Priority Issues: Overcriminalization
I. The Issue
Thousands of harmless activities are now classified as crimes in the United States. These are not typical common law crimes such as murder, rape, or theft. Instead they encompass a series of business activities such as importing orchids without the proper paperwork, shipping lobster tails in plastic bags, and even failing to return a library book. There are over 4,000 existing federal criminal laws. (The exact number of laws is unknown because the attorneys at Congressional Research Service who were assigned to count them ran out of resources before they could complete the herculean task.)
In addition to the profusion of federal statutory crimes, there are additional state crimes (Texas alone has over 1,700), and federal regulatory offenses (approximately 300,000). The creation of these often unknowable and redundant crimes, the federalization of certain crimes traditionally prosecuted at the state level, and the removal of traditional mens rea requirements all contribute to a relentless trend known as overcriminalization.
II. The Impact
Significant differences between criminal and civil law make criminal law an overly blunt instrument for regulating non-fraudulent business activities. Whereas administrative rulemaking and civil proceedings may utilize a cost-benefit analysis to evaluate the conduct at issue, no such balancing occurs in criminal proceedings because, theoretically, criminal law covers only those activities that are inherently wrong.
Also, because criminal law is enforced entirely by state prosecution, it tends to minimize the role of the victim. Indeed, the prototypical “regulatory” offense does not include anyone actually being harmed as an element of the offense. Finally, civil and criminal law have traditionally been distinguished by the requirement that a criminal must have a guilty state of mind. An increasing number of regulatory offenses nevertheless dispense with this requirement or require mere criminal negligence rather than intentional, knowing, or reckless conduct.
III. The Conservative Solution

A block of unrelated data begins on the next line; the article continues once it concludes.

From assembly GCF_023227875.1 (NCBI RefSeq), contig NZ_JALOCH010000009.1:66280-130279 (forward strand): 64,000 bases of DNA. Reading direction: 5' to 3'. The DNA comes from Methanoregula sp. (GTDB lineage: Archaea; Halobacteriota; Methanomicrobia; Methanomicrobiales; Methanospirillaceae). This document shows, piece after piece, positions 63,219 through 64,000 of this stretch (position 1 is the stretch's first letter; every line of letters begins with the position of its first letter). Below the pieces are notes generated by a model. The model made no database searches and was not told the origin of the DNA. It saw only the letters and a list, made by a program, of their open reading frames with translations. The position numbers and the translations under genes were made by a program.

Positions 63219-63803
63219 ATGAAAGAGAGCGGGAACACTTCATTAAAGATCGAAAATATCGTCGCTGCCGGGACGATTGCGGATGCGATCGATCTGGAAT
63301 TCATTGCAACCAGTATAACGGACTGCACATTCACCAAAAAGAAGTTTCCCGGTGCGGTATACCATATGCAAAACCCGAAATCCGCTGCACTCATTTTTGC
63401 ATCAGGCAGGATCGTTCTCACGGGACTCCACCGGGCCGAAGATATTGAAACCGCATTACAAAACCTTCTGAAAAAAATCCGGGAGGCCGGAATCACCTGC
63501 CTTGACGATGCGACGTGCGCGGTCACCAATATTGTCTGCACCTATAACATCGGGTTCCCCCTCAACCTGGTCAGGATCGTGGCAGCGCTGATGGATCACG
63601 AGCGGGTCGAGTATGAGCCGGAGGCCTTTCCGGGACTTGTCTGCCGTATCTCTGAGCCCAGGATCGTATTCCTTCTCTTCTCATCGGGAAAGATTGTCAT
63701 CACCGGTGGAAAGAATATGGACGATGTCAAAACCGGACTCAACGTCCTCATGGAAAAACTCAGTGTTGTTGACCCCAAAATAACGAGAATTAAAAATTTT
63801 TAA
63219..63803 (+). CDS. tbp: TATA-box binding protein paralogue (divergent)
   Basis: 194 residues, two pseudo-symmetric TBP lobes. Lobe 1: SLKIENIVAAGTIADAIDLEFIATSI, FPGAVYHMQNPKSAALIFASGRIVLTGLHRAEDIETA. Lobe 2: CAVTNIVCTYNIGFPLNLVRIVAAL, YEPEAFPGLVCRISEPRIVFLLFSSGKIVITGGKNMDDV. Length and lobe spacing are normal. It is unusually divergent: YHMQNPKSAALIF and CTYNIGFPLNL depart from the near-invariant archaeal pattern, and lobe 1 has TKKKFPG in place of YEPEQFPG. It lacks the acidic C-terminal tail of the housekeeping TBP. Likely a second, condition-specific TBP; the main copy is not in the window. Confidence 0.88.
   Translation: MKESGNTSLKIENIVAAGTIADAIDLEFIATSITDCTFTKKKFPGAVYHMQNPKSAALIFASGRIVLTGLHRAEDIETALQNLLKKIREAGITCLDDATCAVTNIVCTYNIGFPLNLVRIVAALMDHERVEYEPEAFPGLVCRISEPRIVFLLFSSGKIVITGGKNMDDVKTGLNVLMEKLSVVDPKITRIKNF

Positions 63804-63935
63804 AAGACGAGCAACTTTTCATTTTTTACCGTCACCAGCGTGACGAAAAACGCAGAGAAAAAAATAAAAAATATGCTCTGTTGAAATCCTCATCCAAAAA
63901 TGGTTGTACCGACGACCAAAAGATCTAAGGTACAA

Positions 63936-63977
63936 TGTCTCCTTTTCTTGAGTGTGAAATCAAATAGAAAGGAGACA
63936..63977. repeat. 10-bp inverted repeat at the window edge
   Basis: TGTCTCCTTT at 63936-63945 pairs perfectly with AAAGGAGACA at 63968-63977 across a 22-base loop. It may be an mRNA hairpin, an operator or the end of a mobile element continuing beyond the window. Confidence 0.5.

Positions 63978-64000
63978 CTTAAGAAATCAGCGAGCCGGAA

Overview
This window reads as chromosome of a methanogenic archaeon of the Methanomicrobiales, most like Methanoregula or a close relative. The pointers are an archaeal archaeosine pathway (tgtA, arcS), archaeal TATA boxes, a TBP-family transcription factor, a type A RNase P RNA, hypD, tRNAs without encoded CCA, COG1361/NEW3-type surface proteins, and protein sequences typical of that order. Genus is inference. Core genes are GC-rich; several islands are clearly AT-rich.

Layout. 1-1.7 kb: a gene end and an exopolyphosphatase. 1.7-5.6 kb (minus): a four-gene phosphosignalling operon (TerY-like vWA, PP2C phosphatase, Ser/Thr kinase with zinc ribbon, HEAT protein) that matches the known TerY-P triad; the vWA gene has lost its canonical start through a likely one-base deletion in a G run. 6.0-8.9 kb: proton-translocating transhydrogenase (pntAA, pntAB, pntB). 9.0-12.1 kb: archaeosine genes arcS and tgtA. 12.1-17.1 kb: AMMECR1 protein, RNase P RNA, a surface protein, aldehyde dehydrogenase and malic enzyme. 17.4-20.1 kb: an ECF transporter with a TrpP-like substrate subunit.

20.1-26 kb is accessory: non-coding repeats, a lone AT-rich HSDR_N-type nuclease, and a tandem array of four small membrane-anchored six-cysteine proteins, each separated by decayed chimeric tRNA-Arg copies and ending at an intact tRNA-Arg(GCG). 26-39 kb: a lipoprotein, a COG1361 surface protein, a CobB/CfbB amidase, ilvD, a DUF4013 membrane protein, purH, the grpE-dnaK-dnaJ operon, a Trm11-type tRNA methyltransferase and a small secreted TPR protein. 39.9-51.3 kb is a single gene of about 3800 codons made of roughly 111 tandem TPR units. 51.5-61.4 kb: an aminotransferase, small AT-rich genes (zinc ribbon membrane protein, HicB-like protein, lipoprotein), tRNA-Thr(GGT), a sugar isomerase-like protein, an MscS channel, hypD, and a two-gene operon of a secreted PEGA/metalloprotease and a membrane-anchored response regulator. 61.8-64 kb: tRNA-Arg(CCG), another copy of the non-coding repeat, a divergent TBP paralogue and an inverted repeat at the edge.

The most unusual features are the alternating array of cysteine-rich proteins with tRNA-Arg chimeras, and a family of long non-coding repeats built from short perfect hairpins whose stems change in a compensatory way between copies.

• Stop creating new criminal offenses as a method of regulating business activities. Regulation is better handled through fines and market forces, not the heavy stigma of criminal sanctions
• Avoid licensing new occupations and revise laws to eliminate criminal penalties that are currently associated with many occupations.
• Ensure that an appropriate culpable mental state is included in the elements of all offenses.
• Return the responsibility for prosecuting and punishing traditional crimes to the states.
• Revise criminal laws to remove ambiguities and consolidate redundant laws to help prevent prosecutorial abuse.
Arresting the Growth of Criminal Law in Texas by the Texas Public Policy Foundation
Arresting the Runaway Growth in State Criminal Law by the Texas Public Policy Foundation
Big Brother on the Beat: The Expanding Federalization of Crime by Ed Meese in the Texas Review of Law and Politics
The Burden of Immigration Laws on Business by the Texas Public Policy Foundation
Can Someone Please Turn on the Lights? Bringing Transparency to the Foreign Corrupt Practices Act by Michael B. Mukasey and James C. Dunlop in Engage
Criminal Law Checklist for Federal Legislators by the Heritage Fouondation, Texas Public Policy Foundation, Washington Legal Foundation, and National Association of Criminal Defense Lawyers
Criminal Law Checklist for State Legislators by the Texas Public Policy Foundation
Criminal Minds: Defining Culpability in Michigan Criminal Law by the Mackinac Center for Public Policy
Engulfed by Environmental Crimes: Overcriminalization on the Gulf Coast by the Texas Public Policy Foundation
How Many Laws Did You Break This Week?: Overcriminalization in Colorado by the Independence Institute
Mens Rea and State Crimes by the Federalist Society
Not Just for Criminals: Overcriminalization in the Lone Star State by the Texas Public Policy Foundation
Overextending the Criminal Law by the Cato Institute
Solutions for America: Overcriminalization by the Heritage Foundation